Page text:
PwC ranks CBDC, digital money projects
Blockchain and Crypto Specialist at PwC UK, Haydn Jones, says the success of eNaira, Nigeria’s central bank digital currency (CBDC) launched in the last quarter of last year, will inspire similar projects, especially among countries with low financial inclusion.
Jones states this in his comment on the unveiling of PwC report, which ranks CBDC projects across the world and difference being made by central banks to catch up with the trend.
“This year’s index shows that central banks are ramping up activity in the digital currency space. Countries are at different levels of maturity with CBDCs and each country has different motivating factors. Increasing financial inclusion, facilitating cross-border payments and controlling financial crimes are all factors that come into play. We expect CBDC research, testing and implementation to intensify in 2022. The success of eNaira is likely to spur CBDC development in countries where financial inclusion is one of the key desired outcomes,” Jones points out.
The new report analyses CBDC projects across the world, emphasising that “the future of money is digital”.
It is estimated that more than 80 per cent of central banks are considering launching CBDCs or have already done so, with eNaira, the first in Africa, in use.
The report, PwC CBDC Global Index, makes a distinction between retail and wholesale CBDC projects and concludes that the former is more developed while a few countries are making serious inroads into the development of the latter.
Retail CBDCs are designed for public use and are majorly driven by peer-to-peer (P2P) transactions while wholesale is majorly used by financial institutions. The report says retail CBDC projects have reached greater maturity levels than wholesale projects but adds that the past year has seen progress on several successful wholesale pilots.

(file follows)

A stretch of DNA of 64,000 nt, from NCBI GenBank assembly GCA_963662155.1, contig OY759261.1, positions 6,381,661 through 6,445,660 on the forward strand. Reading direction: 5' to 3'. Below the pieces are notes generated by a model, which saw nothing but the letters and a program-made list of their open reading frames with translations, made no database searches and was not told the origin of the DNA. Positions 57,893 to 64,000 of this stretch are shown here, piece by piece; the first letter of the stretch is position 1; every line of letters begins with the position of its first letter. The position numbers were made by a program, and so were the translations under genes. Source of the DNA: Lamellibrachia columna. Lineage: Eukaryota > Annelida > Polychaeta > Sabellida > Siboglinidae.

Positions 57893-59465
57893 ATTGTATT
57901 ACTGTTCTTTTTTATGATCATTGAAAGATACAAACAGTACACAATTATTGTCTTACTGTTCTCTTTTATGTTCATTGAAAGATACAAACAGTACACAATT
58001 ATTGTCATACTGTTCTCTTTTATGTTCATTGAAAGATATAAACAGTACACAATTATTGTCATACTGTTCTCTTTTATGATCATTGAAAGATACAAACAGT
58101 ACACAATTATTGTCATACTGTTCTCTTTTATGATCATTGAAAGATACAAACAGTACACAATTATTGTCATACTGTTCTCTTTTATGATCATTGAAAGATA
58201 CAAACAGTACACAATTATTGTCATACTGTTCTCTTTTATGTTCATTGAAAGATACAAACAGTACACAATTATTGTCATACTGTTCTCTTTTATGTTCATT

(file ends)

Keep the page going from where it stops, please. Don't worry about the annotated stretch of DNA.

Retail projects, according to the report, are led by eNaira and the Bahamas Sand Dollar, which was issued as a legal tender in 2020, making the Bahamas the first country to launch a CBDC.
China became the first major economy to pilot a CBDC in 2020 with the digital yuan. As of March 2022, pilot programmes were running in 12 cities, including Beijing and Shanghai, says the PwC index.
On the wholesale side, PwC adds, the leading project is the combined effort of the Hong Kong Monetary Authority (HKMA) and the Bank of Thailand (BoT) to launch the mBridge project, focused on developing a proof-of-concept prototype to enable real-time and cross-border foreign exchange payments on distributed ledger technology.
Also ranks high in the report is the work of the Monetary Authority of Singapore (MAS), with two new CBDC projects, as it continues the development of a wholesale CBDC for cross-currency payments.
The report also provides an overview of stablecoins, digital currencies benchmarked against fiat currencies such as USDT, which can allow a bridge to be created between the traditional financial ecosystem and digital technologies.
In his comment, West Africa Financial Services Leader and Chief Economist, PwC Nigeria, Andrew Nevin, also notes: “CBDCs will transform the payment system, as low value-added transactions become possible in a costless and secure way for everyone. The success could also catalyse more complex and transformative CBDC uses, including blockchain identity management, land registry, and supply chain verification. As each of the use cases develops, we can bring more people into the economic and financial system and lift tens of millions out of poverty.”